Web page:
Review: At a time when classic-sounding techno is at a premium, Boris Bunnik aka Conforce is one of its main proponents, right? Wrong. It would be too easy and simplistic to dismiss the Dutch producer as merely revisiting the sounds that were current during the mid-90s, and Escapism, like his other releases for Clone, Rush Hour and Delsin, does much to dispel any pre-conceived notions about him. One of the common themes and sources of inspiration on the album is Bunnik's love of swirling, ambient textures. Spacey melodies unfold all the way through "Aquinas Control" as a dubby, rippling bass takes hold, while on the title track, glassy percussion and shuffling 808s provide the electro backing to Bunnik's atmospheric chords. There are times too when it sounds like Conforce has completely immersed himself in electronic music's reflective, esoteric side and the evoactive, shimmering synths of "Timelapse" could have been part of a long lost sci-fi soundtrack. On other occasions, Escapism sounds earthy, grainy and twitchy, especially on the detuned textures of "Diversion" or "Revolt DX", which sees Bunnik drop a gained, jarring rhythm track. However, the real highlights occur when Bunnik occupies a place where all of these sounds meet, like the ghostly pads and forceful bass of "Elude" or the hushed tones and uplifting synths of "Ominous". It's also where you'll find this year's most eloquent articulation of techno escapism.
30 Aug 10
18 Feb 13
Review: Scientists recently discovered that Boris Bunnik can function on just one hours sleep a day, which goes a great deal to explaining how the Dutch producer is so damn prolific! He returns to the Delsin label under his widely regarded Conforce moniker for the four track Time Dilation EP, with the label describing it as "designed for deeper dancefloors". One listen and you'll agree as Bunnik seemingly plunges further down the dub techno wormhole for a more cerebral experience than his lauded Clone Basement 12" last year. There is room for a banger however, with "Last Anthem" combining ethereal ambience alongside prickly staccato stabs and an insistent kick drum that could almost be described as ghetto house-inspired.
20 Dec 08
24 Sep 09
25 Jan 10
02 Jul 12
Played by: Paul Mac, Vegim, Paul Hazendonk, Detroit Grand Pubahs, Estroe, Enthousiaste Gasten, Shadow Dancer, Juno Recommends Techno, Systemic, Posthuman, Da Goblinn /Remuted
Review: Despite still being in his 20s, Niels Luinenberg has already released a string of acclaimed EPs and has showcased his impressive DJing skills through gigs around Europe and a series of excellent online mixes, as well as this year's Inertia compilation. Can he now take the next step and translate his skills to the album format? "Frozen Land" starts the album in contemplative mode as austere synths unravel over slow-paced, shuffling drums. It's followed by "Enter", where robotic vocals and seared acid lines underpin a slow-motion, ominous bass. Together, these tracks make for an atmospheric opening. Traces then shifts from the esoteric to the visceral, as "Redemption" rides heavy claps and rough acid lines; "Target" unfolds to cavernous drums and heavy tribal beats, while "And If You Know" features scatter-gun percussion and a "Losing Control"-style pitched down vocal sample. The parting shot, "On A Distant Journey" is perhaps the album's finest moment. It sees Luinenberg draw inspiration again from the classic techno and electro sounds that feature in his sets. Delta Funktionen may not have Forward Strategy Group's experimental edge or Shifted's unique sound design, but on Traces he proves himself to be one of the few to thrive in this most adverse setting for techno producers.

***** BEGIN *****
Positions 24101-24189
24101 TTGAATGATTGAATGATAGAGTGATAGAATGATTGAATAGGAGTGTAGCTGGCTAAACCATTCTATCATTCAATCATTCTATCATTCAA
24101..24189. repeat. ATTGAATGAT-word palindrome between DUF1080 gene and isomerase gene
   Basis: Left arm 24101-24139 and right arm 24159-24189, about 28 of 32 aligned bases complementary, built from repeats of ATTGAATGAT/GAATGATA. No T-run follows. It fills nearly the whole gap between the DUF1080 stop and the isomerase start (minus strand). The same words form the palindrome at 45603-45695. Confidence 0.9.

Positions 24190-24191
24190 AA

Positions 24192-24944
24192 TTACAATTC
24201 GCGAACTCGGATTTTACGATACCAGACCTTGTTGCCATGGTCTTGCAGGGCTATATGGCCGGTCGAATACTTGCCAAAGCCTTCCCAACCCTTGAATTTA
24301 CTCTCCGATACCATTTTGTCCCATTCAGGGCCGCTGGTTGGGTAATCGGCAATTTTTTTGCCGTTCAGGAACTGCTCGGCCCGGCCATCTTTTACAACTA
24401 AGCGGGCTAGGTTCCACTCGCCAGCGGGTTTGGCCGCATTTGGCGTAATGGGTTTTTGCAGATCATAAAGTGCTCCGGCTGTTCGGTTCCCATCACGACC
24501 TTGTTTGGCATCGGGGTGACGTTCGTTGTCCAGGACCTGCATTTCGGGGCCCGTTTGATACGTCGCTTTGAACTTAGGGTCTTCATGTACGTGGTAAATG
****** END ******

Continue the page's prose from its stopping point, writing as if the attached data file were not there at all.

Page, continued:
05 Nov 12
Review: Originally issued almost a decade ago, Delsin have the foresight to re-release this excellent record from Israeli producer Yoav B. The title track is peerless late night techno, as eerie synths gather over a pulsing rhythm, and are then ushered in by steely drums. Yoav augments the trippy feeling with a series of outer space whirrs, clicks and the disjointed vocalists who says 'I celebrate myself and sing myself'. 'Gemini" sees Yoav opt for a less polished approach; the beats are raw and off-centre, the bassline gnarly and disjointed and the way the arrangement spews out globules of acid reminds this listener of Redshape on downers.